I was born in Providence, Rhode Island, and subsequently lived in England and Canada (Vancouver Island, British Columbia), before my family moved to Woods Hole, Massachusetts. My dad was an oceanographer, and I developed a strong interest in living things on land and water. I attended Clark University, in Worcester, MA, majoring in biology. I then went to the University of Rhode Island, and received an M.S. in Zoology, studying fishes, in 1980. After that, I worked as a technician, first for the National Marine Fisheries Service, and later for the URI Graduate School of Oceanography, both in Narragansett RI, identifying zooplankton. I became a part-time, and then a full-time student in Biological Oceanography, studying plankton biology. My major professor was Theodore Smayda. I as a zoologist in a phytoplankton lab, I studied a little-known, but abundant group of plankton crustaceans, marine cladocerans, but acquired a broader knowledge of phytoplankton and benthic organisms. Our laboratory’s interests included harmful algal blooms and the transport of plankton in ballast water. I received my Ph.D. in 1994, and was hired by Greg Ruiz, to work in his developing Marine Invasions Program at SERC.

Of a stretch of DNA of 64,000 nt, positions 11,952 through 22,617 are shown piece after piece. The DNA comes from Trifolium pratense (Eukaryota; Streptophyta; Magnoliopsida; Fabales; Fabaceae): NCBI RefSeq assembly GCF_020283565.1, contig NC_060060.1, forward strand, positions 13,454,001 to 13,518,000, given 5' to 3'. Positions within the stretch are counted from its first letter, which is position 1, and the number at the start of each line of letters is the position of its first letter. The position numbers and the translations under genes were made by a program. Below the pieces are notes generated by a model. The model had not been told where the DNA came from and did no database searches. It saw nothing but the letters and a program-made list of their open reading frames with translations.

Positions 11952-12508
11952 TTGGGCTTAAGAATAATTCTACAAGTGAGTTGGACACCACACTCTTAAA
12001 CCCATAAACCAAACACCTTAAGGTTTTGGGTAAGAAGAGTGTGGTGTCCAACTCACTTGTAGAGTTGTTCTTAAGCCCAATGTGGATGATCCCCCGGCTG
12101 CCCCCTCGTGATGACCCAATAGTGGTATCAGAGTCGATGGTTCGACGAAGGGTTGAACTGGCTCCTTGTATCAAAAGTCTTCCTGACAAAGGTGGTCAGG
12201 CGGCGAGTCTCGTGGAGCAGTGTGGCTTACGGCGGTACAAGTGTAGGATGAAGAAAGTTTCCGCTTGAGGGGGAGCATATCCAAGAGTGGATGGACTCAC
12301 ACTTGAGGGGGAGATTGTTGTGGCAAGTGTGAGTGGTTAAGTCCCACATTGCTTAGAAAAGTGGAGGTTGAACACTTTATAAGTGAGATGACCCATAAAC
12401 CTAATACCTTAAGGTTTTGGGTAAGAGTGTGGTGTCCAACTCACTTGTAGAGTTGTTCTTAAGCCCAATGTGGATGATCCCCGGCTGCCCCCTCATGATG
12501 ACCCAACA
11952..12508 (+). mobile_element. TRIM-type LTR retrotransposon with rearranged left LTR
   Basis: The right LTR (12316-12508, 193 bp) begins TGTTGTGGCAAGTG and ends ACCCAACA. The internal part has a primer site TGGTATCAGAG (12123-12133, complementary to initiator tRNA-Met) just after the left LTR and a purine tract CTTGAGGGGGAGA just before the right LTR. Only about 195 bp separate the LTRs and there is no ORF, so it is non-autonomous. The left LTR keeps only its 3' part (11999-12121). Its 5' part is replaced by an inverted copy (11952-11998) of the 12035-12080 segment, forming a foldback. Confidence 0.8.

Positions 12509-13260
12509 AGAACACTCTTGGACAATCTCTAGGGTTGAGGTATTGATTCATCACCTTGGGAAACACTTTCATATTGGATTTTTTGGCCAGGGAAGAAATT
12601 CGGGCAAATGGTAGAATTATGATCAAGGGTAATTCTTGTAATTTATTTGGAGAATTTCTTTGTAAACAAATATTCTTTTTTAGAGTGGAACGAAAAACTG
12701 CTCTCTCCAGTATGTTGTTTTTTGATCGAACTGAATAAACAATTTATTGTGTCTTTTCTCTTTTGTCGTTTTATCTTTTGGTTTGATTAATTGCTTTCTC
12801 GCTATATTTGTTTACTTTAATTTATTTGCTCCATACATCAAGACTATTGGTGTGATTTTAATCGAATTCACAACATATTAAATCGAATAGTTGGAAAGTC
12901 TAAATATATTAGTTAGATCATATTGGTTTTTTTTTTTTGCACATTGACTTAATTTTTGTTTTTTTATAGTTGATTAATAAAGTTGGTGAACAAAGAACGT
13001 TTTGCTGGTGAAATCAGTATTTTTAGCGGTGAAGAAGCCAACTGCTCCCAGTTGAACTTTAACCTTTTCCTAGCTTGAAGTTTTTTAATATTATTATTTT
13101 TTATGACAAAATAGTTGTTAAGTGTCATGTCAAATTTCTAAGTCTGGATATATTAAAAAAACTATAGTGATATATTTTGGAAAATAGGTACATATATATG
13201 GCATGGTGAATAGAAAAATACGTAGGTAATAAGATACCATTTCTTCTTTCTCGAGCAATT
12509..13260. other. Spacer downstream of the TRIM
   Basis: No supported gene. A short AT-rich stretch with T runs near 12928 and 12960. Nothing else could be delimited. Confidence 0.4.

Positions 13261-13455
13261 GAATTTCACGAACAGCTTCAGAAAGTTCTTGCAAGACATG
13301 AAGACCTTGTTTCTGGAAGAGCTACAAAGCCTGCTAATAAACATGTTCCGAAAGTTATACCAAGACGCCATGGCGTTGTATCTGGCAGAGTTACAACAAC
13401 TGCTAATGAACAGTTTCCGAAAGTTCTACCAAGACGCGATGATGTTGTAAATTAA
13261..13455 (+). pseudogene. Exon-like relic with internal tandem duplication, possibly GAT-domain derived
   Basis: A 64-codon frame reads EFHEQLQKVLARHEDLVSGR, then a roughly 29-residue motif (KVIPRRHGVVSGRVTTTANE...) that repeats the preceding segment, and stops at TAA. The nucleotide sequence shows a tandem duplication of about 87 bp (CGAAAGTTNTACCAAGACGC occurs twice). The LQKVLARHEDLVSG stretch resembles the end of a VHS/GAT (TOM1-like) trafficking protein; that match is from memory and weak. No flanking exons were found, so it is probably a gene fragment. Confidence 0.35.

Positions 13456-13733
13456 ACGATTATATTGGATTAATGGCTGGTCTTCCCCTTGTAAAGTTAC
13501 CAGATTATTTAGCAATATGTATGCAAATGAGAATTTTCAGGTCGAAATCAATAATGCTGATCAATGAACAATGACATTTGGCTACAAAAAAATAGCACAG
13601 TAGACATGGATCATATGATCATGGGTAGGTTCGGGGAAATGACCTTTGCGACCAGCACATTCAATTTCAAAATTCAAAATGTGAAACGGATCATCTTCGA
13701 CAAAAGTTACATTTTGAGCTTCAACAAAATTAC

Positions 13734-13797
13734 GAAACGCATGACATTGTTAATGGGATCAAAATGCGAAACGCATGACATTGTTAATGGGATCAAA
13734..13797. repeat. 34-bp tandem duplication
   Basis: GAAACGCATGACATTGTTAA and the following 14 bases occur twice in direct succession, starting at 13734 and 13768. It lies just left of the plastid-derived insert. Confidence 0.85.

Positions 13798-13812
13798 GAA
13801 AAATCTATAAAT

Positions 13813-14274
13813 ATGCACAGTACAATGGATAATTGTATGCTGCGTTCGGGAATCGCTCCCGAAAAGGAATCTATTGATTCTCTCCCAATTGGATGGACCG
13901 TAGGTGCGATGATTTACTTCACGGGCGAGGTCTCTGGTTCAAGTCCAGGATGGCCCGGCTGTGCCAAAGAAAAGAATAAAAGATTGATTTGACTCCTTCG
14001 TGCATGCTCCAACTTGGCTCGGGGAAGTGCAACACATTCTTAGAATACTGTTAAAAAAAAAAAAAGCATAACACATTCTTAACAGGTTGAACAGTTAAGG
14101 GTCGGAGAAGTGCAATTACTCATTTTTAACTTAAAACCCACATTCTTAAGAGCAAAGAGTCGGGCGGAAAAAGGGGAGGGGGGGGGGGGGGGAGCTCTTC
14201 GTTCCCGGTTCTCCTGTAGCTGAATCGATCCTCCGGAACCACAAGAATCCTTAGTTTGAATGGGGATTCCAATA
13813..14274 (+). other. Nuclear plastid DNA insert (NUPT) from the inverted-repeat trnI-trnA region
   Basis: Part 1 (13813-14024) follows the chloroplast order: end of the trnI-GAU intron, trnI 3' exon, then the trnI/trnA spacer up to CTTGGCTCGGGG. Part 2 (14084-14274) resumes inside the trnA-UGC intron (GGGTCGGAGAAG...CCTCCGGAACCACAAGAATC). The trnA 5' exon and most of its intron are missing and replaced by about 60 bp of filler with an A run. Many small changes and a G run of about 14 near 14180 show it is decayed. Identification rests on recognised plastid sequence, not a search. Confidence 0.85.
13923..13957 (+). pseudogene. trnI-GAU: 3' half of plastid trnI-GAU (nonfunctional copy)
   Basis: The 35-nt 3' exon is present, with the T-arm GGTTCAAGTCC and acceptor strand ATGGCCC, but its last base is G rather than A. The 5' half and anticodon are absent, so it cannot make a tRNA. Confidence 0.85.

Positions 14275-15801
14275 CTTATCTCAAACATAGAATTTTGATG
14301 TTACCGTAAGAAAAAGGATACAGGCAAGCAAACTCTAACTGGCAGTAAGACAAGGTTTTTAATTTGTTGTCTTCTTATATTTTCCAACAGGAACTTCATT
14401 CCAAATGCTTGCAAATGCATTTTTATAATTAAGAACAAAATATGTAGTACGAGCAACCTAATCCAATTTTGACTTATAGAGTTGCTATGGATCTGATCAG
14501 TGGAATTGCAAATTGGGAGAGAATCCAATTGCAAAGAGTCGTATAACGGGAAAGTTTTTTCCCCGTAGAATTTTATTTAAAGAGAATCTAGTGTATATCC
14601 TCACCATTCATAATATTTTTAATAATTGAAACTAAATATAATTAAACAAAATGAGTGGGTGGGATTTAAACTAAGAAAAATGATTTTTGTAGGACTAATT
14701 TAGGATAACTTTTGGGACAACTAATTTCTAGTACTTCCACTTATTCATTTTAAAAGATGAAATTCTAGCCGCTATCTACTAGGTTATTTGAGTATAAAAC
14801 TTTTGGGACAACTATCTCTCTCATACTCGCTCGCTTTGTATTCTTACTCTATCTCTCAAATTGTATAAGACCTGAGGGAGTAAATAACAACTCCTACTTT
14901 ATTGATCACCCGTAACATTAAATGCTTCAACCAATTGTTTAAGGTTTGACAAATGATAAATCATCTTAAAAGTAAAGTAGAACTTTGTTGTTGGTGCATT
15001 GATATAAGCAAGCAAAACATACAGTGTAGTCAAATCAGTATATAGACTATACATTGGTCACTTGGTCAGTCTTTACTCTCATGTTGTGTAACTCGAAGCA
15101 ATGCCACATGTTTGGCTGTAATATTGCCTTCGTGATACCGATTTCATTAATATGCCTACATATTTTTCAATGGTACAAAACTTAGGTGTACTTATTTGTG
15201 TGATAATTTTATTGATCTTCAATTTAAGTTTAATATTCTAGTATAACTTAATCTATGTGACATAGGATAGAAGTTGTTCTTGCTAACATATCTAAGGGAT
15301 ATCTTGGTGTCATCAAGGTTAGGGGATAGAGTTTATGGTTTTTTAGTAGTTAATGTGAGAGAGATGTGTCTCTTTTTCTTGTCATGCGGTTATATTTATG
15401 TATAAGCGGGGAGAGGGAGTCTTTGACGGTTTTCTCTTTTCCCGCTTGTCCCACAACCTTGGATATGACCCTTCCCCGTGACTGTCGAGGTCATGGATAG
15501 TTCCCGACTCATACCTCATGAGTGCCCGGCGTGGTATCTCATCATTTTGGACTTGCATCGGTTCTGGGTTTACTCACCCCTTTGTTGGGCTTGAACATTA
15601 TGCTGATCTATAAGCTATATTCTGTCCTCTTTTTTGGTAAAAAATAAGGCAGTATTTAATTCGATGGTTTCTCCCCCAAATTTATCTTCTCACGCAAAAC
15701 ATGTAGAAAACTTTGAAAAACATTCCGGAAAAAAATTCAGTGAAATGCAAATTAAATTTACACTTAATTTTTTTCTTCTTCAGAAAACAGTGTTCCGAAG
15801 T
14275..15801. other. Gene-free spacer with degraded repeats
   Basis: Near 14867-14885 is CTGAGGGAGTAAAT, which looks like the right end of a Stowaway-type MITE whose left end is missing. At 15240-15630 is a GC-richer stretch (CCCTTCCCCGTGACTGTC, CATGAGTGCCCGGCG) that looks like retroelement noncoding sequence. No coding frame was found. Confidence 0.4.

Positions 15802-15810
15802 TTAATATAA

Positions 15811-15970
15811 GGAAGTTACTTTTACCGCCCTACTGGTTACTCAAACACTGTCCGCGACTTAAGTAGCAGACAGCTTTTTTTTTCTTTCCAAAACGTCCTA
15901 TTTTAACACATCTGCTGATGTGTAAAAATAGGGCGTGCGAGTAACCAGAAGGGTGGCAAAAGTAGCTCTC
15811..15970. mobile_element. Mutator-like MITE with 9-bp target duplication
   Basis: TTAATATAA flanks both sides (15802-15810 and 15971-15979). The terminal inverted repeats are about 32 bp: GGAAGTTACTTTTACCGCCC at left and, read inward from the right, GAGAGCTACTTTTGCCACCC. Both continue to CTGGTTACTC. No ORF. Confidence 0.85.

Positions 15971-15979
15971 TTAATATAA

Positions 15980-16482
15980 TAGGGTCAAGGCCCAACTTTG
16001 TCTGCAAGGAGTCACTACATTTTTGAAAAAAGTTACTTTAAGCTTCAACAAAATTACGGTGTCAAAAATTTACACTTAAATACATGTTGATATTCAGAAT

Initially, much of my work was identifying zooplankton and benthic critters on fouling plates, but my work shifted to developing databases on non-indigenous species, first on Chesapeake Bay, and then for the coastal waters and estuaries of North America, and most recently for the state of California. Greg gave this set of databases the acronym NEMESIS (National Estuarine and Marine Exotic Species Information System). This database is available to the public at: http://invasions.si.edu/nemesis/index.jsp . This has been a fascinating project, involving collecting information on more than 500 species of animals, algae, and others, introduced to the coastal waters of the US and Canada. Many people have been involved in this project, including Christina Simkanin, in writing and editing, Brian Steves, in database design, Jim Carlton, for information and inspiration, many other scientists for information on their favorite creatures, Smithsonian librarians, and many Invasions folks for all kinds of help.
Outside of work hours, I indulge my interests in nature on land and water by hiking, birding, kayaking, and learning about the plants and critters around us. I particularly enjoy leading people on walks, hikes, and paddling trips, where I can show people plants and animals, and talk about the relations of plants, animals, and humans on the land and in the water. I regularly lead some of these trips at SERC, but also enjoy exploring the Bay, its rivers, and the surrounding mountains.